Under the Employment Permits Acts, in order to work in the State, all non-EEA nationals require a valid employment permit or relevant immigration permission from the Minister for Justice which allows them to reside and work in the State without the requirement for an employment permit. The EEA comprises the Member States of the European Union together with Iceland, Norway and Liechtenstein.
The Employment Permits Acts 2003 to 2014 establishes that an employer shall not employ a non-EEA national except in accordance with an employment permit, except in the cases listed below.
The following non-EEA nationals do not require an employment permit:
(A) Van der Elst Case The European Court of Justice delivered a judgement on the Van der Elst Case (Freedom to Provide Services) on 9 August, 1994. The Court ruled that in the case of non-EEA workers legally employed in one Member State who are temporarily sent on a contract to another Member State, the employer does not need to apply for employment permits in respect of the non-nationals for the period of contract.
(B) Where a non-EEA national has been granted permission to remain in the State on one of the following grounds:
- Permission to remain as spouse/civil partner or a dependant of an Irish/EEA national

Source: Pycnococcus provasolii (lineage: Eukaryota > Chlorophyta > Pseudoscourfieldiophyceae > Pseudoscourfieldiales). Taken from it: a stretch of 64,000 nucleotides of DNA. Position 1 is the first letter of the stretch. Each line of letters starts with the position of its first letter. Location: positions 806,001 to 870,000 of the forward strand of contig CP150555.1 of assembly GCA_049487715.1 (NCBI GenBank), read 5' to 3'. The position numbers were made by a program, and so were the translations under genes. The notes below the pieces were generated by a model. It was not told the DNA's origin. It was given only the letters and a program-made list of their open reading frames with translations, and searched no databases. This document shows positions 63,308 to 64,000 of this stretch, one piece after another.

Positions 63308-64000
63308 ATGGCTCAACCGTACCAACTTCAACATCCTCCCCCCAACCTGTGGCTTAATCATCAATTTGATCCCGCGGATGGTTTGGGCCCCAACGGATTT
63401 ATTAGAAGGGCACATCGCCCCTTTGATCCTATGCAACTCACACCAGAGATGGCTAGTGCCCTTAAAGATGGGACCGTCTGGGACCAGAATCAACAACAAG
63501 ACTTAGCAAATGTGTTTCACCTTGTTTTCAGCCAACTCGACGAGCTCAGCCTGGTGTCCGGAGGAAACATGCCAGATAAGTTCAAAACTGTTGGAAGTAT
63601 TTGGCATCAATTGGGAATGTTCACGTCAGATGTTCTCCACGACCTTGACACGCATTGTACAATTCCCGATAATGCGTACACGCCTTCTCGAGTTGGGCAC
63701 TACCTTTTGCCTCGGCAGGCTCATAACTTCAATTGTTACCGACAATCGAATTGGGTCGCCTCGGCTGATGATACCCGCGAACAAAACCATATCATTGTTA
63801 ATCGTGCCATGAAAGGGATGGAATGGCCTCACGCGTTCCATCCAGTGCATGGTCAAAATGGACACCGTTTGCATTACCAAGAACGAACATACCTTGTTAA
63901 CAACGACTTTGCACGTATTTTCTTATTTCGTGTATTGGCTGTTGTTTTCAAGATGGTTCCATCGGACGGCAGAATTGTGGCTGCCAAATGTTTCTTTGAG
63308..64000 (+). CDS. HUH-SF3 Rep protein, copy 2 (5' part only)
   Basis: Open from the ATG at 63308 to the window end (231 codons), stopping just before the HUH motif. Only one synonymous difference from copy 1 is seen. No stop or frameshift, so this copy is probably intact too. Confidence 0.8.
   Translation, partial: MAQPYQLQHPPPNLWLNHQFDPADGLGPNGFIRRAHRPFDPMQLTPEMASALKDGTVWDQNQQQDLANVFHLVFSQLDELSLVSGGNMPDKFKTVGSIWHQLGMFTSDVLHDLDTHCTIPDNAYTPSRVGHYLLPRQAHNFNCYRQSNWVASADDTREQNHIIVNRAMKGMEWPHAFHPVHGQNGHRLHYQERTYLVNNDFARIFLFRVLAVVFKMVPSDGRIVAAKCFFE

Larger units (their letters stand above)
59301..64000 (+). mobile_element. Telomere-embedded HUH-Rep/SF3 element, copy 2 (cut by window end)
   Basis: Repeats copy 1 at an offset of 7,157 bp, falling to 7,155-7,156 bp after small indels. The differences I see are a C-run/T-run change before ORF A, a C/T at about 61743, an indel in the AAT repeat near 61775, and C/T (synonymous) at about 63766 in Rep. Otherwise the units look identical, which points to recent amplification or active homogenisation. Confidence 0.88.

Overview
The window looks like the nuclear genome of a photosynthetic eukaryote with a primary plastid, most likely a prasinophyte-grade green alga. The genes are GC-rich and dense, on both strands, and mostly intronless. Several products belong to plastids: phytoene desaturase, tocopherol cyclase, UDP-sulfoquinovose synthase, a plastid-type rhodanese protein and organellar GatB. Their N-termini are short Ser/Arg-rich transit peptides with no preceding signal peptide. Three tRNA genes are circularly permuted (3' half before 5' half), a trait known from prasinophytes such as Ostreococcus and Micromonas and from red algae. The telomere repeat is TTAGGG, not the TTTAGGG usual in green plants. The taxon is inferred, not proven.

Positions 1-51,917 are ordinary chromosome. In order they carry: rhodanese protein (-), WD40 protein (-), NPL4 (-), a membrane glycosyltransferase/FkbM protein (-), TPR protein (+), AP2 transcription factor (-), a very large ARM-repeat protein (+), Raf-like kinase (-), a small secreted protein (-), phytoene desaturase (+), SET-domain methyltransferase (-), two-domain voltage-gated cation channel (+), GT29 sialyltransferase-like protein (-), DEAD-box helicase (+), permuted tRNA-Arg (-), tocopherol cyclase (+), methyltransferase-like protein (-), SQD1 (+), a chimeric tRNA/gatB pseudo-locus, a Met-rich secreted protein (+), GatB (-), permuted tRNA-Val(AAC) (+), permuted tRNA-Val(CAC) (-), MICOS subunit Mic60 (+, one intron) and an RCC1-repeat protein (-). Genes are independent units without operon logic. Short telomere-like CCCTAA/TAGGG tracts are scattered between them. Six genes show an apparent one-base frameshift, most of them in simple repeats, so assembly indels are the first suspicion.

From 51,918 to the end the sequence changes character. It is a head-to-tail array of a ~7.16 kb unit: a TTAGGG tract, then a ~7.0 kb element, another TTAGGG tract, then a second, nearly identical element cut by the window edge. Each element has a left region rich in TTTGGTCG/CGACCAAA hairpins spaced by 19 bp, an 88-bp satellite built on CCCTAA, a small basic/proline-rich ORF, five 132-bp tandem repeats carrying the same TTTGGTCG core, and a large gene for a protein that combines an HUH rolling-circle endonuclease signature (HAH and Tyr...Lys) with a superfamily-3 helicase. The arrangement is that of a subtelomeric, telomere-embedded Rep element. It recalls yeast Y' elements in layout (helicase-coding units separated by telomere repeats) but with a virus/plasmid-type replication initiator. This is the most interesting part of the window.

- Permission to remain as the parent of an Irish citizen
- Temporary leave to remain in the State on humanitarian grounds, having been in the Asylum process
- Explicit permission from the Department of Justice to remain resident and employed in the State
- Permission to be in the State as a registered student who is permitted to work 20 hours during term time and 40 hours during holiday periods
- Permission to be in the State under the terms of the Diplomatic Relations and Immunities Act 1967, and are assigned to a Mission of a country with whom the Government has entered into a Working Dependents Agreement
- Swiss Nationals: In accordance with the terms of the European Communities and Swiss Confederation Act, 2001, which came into operation on 1 June 2002, this enables the free movement of worker between Switzerland and Ireland, without the need for Employment Permits.
Permit holders after five years or more
If you have held valid employment permits for a consecutive period of five years or more, and have been working lawfully during that time, you may be eligible to apply for Stamp 4 immigration status from the Department of Justice allowing you to work in the State without requiring an employment permit. If you do not satisfy the qualifying criteria for Stamp 4 immigration permission, you will continue to be required to hold an employment permit to work in the State.
If you have been in continuous employment with your current employer for five years or more you may be eligible to apply for an employment permit of unlimited duration. There is no fee for an employment permit of unlimited duration.
Economic Migration Policy Unit